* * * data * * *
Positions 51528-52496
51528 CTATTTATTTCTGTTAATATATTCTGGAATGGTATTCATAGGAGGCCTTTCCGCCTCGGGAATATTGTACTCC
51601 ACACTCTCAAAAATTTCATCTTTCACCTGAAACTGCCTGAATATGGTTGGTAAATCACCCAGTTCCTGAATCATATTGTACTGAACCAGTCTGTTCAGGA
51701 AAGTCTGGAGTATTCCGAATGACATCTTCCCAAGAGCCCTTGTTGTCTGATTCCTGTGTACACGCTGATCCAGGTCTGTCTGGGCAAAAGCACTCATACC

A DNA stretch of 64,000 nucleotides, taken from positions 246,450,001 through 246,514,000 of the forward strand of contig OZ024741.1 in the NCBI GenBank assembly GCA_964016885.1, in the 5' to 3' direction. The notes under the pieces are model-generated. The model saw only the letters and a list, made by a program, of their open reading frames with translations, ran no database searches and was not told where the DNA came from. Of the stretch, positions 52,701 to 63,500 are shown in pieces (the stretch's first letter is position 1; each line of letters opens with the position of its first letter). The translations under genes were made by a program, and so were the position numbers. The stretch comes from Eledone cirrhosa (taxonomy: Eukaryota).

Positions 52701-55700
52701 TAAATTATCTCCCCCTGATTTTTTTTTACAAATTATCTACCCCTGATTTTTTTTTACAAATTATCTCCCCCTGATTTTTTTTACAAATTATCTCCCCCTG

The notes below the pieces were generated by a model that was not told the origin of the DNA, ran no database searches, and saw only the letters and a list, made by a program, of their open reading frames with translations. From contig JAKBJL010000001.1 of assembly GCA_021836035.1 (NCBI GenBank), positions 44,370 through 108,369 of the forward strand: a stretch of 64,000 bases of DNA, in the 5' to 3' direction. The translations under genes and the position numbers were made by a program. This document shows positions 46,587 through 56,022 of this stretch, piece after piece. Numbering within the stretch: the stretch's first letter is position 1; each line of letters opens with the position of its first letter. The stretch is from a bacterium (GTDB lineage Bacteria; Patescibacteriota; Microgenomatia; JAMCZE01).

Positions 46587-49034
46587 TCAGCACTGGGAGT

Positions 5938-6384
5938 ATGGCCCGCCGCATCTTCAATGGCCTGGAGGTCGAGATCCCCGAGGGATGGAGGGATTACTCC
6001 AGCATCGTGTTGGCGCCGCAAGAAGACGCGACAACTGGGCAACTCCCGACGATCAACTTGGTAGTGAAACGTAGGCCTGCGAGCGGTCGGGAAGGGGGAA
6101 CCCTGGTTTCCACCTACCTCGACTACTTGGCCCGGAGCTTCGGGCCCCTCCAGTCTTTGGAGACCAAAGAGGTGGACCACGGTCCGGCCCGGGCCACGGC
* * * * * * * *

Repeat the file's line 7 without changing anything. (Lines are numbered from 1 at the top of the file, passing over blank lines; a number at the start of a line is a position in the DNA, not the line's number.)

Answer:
52701 TAAATTATCTCCCCCTGATTTTTTTTTACAAATTATCTACCCCTGATTTTTTTTTACAAATTATCTCCCCCTGATTTTTTTTACAAATTATCTCCCCCTG